Q&A | Talking Twitter

Talking Twitter with Ed Langford of Team GB

Each month, Talking Twitter takes you behind the scenes of some of Twitter’s most interesting publishers, with the social media professionals responsible for some of the platform’s standout Tweets and viral moments. This month we sat down with Ed Langford, digital comms manager for Team GB, Great Britain's Olympic team.


Tell us a little bit about yourself. What makes @TeamGB worth following?
Team GB is the Olympic team, so it's different from the sports you might watch on a weekly or monthly basis. It’s an account that grew massively around London 2012 and the spike in social media in that second decade of the century. London was a kickstarter for our social channels, particularly Twitter, and it's only gone from strength to strength. It’s a great privilege to be part of it and to work with a brand that’s so loved across the UK. We always use the stat that it’s the second most loved brand in the country behind the NHS, and we're very happy, particularly this year more than any other, to be second place and take a silver medal.

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How long have you been in social media, and how has the industry changed since you started out?
I came out of university and got a proper job for a couple of years in retail technology recruitment, which wasn't really for me long term, so I went back to the drawing board and got a diploma in sports journalism, which had a grounding in sports media. I was offered a placement at Team GB partway through that course to work on social media during the Winter Olympics in 2014, and I never really left. I started in a digital-comms hybrid role, and now I look after all of our content output across our digital feeds; our social media, website, app, and anything that has a fan-facing lens come through me and my team.

In terms of the change, it's absolutely enormous. I remember when I was in Sochi and just sat there Tweeting the scores during curling matches. These days, it's such a different industry that evolves so quickly and is incomparable to what it was even seven years ago, after the real boom of social media for sports, starting around London 2012. Gone are the days when your social media manager was your intern, who you sort of threw an account to because you weren't sure how to use it.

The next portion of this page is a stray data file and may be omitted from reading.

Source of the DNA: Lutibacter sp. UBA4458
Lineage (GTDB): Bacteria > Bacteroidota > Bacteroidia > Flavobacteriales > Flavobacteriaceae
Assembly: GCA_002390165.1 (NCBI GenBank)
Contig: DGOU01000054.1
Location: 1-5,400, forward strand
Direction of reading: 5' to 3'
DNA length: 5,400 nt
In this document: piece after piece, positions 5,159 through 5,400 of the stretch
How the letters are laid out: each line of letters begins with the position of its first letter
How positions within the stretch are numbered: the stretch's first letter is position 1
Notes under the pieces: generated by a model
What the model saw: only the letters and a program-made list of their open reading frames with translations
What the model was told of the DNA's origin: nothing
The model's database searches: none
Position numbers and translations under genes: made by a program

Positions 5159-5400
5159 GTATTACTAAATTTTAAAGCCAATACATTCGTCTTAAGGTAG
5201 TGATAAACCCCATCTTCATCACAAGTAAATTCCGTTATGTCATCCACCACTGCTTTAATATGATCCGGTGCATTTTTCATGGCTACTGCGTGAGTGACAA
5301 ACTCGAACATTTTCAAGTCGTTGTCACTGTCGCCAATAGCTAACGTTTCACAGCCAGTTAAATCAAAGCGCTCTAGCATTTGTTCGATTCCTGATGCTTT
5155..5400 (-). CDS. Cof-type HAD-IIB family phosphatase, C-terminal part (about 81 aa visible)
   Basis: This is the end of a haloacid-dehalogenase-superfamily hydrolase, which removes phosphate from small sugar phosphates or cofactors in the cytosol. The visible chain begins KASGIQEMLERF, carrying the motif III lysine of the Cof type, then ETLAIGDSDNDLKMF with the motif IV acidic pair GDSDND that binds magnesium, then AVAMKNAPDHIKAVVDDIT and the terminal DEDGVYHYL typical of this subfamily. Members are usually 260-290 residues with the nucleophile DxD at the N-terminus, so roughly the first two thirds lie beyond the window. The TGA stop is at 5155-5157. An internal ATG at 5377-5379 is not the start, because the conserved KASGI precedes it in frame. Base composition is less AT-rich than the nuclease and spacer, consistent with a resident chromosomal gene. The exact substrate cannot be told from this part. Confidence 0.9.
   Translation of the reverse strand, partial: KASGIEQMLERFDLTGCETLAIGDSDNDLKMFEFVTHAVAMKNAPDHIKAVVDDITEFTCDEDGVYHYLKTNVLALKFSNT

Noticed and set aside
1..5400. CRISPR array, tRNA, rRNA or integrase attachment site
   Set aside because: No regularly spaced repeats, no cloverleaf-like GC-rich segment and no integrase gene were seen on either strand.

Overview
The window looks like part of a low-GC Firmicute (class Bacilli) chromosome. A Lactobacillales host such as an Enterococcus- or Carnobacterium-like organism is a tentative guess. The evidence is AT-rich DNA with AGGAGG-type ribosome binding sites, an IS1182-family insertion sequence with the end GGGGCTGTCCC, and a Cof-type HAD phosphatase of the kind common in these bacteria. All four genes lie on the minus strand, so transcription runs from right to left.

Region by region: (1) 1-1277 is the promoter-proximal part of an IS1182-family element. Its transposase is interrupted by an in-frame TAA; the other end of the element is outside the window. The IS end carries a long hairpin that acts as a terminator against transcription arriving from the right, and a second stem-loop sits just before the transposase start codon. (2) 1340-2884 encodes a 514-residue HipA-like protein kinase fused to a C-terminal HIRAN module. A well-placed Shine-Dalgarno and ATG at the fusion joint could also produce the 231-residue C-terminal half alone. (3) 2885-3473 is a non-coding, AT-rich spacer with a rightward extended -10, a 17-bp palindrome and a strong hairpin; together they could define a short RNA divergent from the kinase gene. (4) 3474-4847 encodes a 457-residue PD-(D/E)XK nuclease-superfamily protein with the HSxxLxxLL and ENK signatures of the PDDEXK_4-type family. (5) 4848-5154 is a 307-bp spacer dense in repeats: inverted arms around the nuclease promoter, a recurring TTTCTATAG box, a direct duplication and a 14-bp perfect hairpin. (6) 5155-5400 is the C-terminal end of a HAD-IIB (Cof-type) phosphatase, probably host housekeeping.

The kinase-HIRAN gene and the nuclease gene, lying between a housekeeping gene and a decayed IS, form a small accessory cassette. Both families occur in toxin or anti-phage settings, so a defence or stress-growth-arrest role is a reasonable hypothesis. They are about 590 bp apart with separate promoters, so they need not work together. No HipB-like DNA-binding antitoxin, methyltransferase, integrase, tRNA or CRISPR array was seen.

We’re an entirely privately funded organization, so there's no government money that comes into us on an annual basis. What that means is that we have 20-25 commercial partners with part of my job being to provide value for them through our social media accounts, create co-branded content that showcases them and their wares, and also provide the content that the fans, athletes, and stakeholders, and people who follow us online want to see and want to engage with.

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What does it mean to be a social media manager in 2021?
It's no longer quite a narrow role, nor is it overly specialist, especially as these days you need to be a good marketer and have a strong PR nose. During the Games, you almost need to be a customer services rep, and for those accounts and brands where it’s relevant, you need to be an arm of the commercial team. All those are pretty complex and interesting roles for an organization, let alone amalgamated into one or two positions that have such a frontline engagement with the public.


How would you describe your relationship with Twitter?
I'm a watcher and follower; I'm not much of a publisher. I've created my little center-left sport echo chamber, and I'm very happy to just rattle around in there of an evening. Once work finishes, if I’m at home watching sport on TV — or “Love Island,” or wherever it is — I have Twitter as my second screen while watching those events, which isn't the case for other social media channels. It’s probably the one part of my job that I quite enjoy taking home with me.


Twitter is all about the conversation. How do you decide what conversations or replies to engage with?
It starts with who we're speaking to and what we're speaking about. One of the great strengths of Team GB is the size of the team that we take to these events — there are 373 athletes selected for Tokyo. It's diverse, broad, and in terms of the UK, there's a great mix of geographies, ethnicities, and sexualities. Everything that makes up Britain makes up Team GB, and that's what’s unique. But the size of it also means that it's so hard to keep track of what your athletes are doing, let alone what everyone else is doing on digital or even at the Games themselves.